is gained by a residence for a shorter period than forty days. (2)
He must be The pauper must also stand in the relation of tenant tenant to the property forty
to the property during the forty days' residence. A wife days. therefore cannot acquire a settlement by residence in her Residence by husband's life-time, on a tenement taken by him (3); wife.
or by her without his privity (4); neither can her residence, as such, be coupled with subsequent residence as a widow.
Residence as a The pauper hired a house 23d October 1792, entered
The wife and children continued to reside until 11th
(1) Rex v. Llambedergoch, 7 Term Rep. 105. No fraud being found, the court would not enter into that question, as it is a fact which must be expressly stated by the sessions, and cannot be inferred by the court.
(2) Rex v. St. George the Martyr, 7 Term Rep. 466. See also Rex o. Dilwyn, Burr. S.C. 54. But if a Fleet-prisoner rent a house of 25).per ann, within the rules, and live in it, he gains a settlement. St. Margaret's Westminster v. St. Martin's Ludgate, 2 Str. 914. But see post, chap. xxvii., and 54 Geo. III. c. 170. s. 4. ante, 30.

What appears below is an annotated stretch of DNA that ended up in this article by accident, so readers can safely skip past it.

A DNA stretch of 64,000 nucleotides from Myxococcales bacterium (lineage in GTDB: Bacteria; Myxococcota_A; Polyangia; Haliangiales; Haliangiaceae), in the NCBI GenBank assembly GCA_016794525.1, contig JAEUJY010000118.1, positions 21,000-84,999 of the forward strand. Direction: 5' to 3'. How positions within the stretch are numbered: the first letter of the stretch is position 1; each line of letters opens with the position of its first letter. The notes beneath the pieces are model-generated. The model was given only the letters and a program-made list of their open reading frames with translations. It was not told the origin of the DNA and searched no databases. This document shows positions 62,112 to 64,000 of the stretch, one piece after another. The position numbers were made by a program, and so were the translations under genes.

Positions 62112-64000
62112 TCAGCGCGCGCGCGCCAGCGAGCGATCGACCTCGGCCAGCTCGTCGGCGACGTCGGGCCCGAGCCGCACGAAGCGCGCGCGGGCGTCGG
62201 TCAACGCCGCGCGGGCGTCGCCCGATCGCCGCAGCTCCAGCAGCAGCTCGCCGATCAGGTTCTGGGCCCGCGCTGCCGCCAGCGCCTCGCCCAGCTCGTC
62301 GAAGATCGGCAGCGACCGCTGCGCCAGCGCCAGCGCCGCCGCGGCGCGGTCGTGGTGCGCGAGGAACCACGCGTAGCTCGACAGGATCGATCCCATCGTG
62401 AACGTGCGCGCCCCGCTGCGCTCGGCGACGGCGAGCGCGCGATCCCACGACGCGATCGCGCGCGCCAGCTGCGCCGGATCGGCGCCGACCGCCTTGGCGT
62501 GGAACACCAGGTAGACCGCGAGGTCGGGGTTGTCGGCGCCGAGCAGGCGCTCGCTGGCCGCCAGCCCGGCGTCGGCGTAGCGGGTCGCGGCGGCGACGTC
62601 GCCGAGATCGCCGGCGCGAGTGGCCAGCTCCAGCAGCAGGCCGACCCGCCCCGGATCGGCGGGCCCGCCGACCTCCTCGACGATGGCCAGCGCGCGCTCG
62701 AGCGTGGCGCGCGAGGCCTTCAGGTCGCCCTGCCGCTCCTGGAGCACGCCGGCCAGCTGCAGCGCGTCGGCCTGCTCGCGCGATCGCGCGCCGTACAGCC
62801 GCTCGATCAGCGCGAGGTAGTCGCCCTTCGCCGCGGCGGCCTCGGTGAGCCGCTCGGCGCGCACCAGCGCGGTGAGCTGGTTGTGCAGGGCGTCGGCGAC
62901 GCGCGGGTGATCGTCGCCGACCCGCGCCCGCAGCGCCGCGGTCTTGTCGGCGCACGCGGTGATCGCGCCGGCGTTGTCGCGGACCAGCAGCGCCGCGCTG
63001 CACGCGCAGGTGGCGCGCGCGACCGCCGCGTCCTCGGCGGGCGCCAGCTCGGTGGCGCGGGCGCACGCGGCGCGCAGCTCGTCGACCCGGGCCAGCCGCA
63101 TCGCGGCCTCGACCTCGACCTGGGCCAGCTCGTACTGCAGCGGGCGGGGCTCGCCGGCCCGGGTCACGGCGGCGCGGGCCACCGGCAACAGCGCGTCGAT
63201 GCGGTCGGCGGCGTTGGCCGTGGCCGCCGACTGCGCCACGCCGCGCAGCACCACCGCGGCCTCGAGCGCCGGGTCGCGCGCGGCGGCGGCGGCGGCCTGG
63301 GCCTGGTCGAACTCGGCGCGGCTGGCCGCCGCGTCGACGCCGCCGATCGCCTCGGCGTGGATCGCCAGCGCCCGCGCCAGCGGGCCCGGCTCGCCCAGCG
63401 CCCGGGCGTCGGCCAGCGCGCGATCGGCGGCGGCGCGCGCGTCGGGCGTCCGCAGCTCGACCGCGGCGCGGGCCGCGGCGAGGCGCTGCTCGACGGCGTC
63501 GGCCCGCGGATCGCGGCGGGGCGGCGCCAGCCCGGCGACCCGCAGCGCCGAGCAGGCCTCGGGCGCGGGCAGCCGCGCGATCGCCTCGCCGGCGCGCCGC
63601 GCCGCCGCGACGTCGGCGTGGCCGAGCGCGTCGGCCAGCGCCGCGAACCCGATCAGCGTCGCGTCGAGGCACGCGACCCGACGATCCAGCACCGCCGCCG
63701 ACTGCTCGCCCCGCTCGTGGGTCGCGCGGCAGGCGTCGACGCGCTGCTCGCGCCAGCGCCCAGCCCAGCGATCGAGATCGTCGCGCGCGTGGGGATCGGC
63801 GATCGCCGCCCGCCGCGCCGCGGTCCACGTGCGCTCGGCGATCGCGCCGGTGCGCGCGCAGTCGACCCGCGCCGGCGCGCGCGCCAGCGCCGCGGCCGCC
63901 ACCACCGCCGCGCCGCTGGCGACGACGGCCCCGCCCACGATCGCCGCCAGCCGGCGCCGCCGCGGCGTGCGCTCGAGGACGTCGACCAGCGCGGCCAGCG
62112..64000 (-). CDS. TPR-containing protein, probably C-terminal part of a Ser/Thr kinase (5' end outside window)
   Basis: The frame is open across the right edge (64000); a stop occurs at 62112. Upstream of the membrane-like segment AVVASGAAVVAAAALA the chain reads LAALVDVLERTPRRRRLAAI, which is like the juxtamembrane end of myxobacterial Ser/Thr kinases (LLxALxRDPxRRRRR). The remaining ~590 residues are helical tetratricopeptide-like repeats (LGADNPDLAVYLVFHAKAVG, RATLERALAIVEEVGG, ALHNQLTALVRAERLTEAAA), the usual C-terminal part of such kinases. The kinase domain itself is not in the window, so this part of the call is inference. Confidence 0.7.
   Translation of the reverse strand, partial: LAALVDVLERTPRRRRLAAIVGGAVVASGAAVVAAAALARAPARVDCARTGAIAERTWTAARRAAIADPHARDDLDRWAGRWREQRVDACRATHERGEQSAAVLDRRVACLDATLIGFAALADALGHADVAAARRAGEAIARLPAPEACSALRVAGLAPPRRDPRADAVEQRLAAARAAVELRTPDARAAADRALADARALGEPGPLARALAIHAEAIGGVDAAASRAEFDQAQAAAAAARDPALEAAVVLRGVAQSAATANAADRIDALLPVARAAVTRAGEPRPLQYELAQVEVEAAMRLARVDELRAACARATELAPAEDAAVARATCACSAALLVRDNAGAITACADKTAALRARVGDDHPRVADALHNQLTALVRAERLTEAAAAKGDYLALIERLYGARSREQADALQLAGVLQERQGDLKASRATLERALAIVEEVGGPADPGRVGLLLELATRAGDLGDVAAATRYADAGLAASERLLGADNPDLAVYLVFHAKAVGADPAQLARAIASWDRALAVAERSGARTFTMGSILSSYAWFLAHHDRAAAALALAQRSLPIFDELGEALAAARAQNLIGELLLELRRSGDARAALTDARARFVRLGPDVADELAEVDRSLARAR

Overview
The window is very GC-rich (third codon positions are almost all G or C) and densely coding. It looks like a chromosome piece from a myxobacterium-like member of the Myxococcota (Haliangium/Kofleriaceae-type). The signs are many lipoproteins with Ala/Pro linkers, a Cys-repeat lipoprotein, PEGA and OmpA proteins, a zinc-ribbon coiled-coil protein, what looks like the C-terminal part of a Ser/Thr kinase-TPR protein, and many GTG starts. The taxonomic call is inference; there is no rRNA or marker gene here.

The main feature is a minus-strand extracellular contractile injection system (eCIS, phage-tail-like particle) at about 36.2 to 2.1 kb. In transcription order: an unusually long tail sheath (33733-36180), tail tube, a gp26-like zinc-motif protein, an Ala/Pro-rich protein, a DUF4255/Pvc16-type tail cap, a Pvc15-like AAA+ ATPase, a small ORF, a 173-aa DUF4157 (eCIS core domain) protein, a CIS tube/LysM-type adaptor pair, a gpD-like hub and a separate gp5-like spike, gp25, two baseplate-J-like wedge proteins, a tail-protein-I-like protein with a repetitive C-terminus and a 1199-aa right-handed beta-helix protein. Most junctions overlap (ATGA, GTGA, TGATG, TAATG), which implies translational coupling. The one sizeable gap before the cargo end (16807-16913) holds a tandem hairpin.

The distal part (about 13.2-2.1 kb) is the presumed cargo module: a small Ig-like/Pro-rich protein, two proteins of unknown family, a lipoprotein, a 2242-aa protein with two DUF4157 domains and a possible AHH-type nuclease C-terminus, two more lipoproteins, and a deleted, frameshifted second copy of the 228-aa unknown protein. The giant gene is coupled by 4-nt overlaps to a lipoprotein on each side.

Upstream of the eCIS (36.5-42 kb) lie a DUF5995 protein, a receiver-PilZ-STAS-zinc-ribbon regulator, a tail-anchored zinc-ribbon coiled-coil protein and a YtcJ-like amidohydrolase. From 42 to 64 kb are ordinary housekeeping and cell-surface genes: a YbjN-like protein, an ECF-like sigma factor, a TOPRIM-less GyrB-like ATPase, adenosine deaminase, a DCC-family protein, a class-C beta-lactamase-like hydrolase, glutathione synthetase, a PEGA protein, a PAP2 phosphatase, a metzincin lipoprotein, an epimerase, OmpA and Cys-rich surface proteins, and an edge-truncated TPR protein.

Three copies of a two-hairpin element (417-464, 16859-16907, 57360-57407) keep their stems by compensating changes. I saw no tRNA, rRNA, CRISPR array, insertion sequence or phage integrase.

(5) Rex v. St. George the Martyr, 7 Term Rep. 466.
and quitted possession. She gained no settlement by the residence: for the residence of the husband cannot be coupled with that of the widow, because they were in distinct rights. (1) And if it is considered as a new taking by the widow, there must be a residence of forty days after she has obtained credit for the tenement (2), whereas she resided only thirty-three days after her husband's death. (3)
We have seen, that residence must be in the parish in Residence which the tenement lies. But if the party has a tenement, ments in differor tenements, of sufficient value, situated in different ent parishes, parishes, and has resided in both, he is settled where he slept the last night of his occupation, provided he has slept there forty nights in all. And it makes no difference that the tenement in that parish is of the lesser value (4), or only an occasional residence taken for a particular purpose, and that the party's regular home, and the residence of his family, is in the other parish. (5)